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H1-B Temporary Employment Visa and the J-1 Work and Travel Program | Print |  Email
Friday, 23 December 2011

Q: My nephew recently graduated from a university in Ireland. He has found a company in the US that is interested in hiring him. What does he have to do to get permission from the US government?

A: The area of US law that applies to the employment of foreign nationals is complex and requires the assistance of an experienced immigration lawyer to handle the application process. Here is a very brief overview for general orientation:

The H-1B employment visa category is the one most commonly used by foreign university graduates.

Foreign nationals who are admitted in H-1B status are allowed to work for a sponsoring US employer in the US for up to three years, with possible extensions up to a maximum of six years. There are provisions that allow an applicant to change employers in the US if certain conditions are met.

The basic requirement is that a US employer must use the services of the foreign national in the US in a professional capacity in a specialty occupation. A professional is defined generally as someone with a Bachelor's or higher degree from a US university or a foreign equivalent. A specialty occupation is defined as one that requires the theoretical and practical application of a body of highly specialized knowledge.

The number of H-1B visas available annually is set by Congress. Currently the total is 65,000. The visas become available at the start of each fiscal year, that is, on October 1. US Citizenship and Immigration Services (USCIS) opens up the application process six months before that date, however, so applications for the next available batch of applications will be due starting on April 1, 2012. In the past there have been many more applications filed than there were visas available, so it was crucial to file on April 1. Because of the economic recession, in the past several fiscal years the quota has not been exhausted so quickly.

The application process is complex and involves several stages, beginning with a submission by the US employer to the US Department of Labor, followed by a petition by the employer to USCIS, and ending with a visa application by the foreign national. Normally the sponsoring employer retains an immigration lawyer to take care of the entire process. IIIC can provide referrals to experienced business immigration lawyers for this purpose.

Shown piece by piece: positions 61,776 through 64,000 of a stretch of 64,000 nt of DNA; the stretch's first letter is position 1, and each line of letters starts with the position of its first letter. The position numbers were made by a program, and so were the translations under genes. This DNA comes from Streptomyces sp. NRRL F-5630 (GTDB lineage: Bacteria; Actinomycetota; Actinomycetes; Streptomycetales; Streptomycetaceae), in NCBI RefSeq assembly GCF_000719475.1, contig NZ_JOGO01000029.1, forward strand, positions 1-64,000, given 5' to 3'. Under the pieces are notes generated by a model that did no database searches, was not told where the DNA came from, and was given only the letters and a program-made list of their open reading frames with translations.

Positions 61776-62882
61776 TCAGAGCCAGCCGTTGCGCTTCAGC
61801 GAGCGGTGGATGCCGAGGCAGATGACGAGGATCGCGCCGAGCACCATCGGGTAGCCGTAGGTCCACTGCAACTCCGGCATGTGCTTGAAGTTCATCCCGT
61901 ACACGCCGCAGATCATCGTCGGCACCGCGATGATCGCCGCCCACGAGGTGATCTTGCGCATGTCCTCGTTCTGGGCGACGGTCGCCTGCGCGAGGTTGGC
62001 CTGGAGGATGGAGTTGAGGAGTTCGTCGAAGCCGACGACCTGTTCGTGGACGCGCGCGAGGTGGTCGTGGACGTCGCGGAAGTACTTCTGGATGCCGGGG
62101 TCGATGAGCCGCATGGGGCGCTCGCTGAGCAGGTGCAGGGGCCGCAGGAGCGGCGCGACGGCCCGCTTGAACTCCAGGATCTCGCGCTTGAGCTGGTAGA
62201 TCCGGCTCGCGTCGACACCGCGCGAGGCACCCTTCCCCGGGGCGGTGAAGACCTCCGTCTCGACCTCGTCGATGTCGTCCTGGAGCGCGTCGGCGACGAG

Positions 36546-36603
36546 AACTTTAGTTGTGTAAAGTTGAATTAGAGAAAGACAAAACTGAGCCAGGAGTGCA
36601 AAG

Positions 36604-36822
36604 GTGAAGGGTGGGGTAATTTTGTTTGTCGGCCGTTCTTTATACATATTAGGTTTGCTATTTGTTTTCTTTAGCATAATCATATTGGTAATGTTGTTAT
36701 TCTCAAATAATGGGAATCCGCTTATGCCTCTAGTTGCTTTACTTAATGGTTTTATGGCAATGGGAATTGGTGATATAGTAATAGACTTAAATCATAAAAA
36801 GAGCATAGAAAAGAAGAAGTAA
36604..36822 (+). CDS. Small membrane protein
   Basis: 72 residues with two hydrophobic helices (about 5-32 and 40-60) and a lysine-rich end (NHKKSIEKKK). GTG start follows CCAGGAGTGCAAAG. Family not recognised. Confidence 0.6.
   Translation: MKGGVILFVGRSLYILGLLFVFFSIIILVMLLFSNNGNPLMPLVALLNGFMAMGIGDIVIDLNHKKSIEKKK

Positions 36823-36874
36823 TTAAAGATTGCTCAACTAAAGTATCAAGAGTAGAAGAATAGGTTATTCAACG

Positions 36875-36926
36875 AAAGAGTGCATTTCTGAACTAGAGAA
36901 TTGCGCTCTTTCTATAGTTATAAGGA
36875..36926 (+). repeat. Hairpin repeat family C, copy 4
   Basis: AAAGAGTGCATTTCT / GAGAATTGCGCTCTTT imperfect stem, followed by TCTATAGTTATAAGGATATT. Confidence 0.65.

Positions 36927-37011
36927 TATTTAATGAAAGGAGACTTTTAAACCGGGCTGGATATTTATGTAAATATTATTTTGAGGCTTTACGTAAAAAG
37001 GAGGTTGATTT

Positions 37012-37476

If your nephew graduated from university within the past twelve months, he might consider applying for the J-1 IWT program that allows recent graduates (or current students enrolled in a degree course) to undertake a paid internship related to their academic field of study with a US employer for up to 12 months. The start date for this program must be within 12 months of the date of graduation. The Irish International Immigrant Center is a sponsoring organization for this type of visa and can assist with the application process. For more information on this J-1 visa, visit the IIIC website using the following link or contact our Learning Exchange Programs Department at 617-542-7654 ext. 38 or email

For a free, confidential consultation on employment visas or any other aspect of immigration law, visit one of our legal clinics advertised in the Emigrant.

Disclaimer: These articles are published to inform generally, not to advise in specific cases. Areas of law are rapidly changing. US Citizenship and Immigration Services and the US Department of State regularly amend regulations and alter processing and filing procedures. For legal advice seek the assistance of an IIIC immigration specialist or an immigration lawyer.

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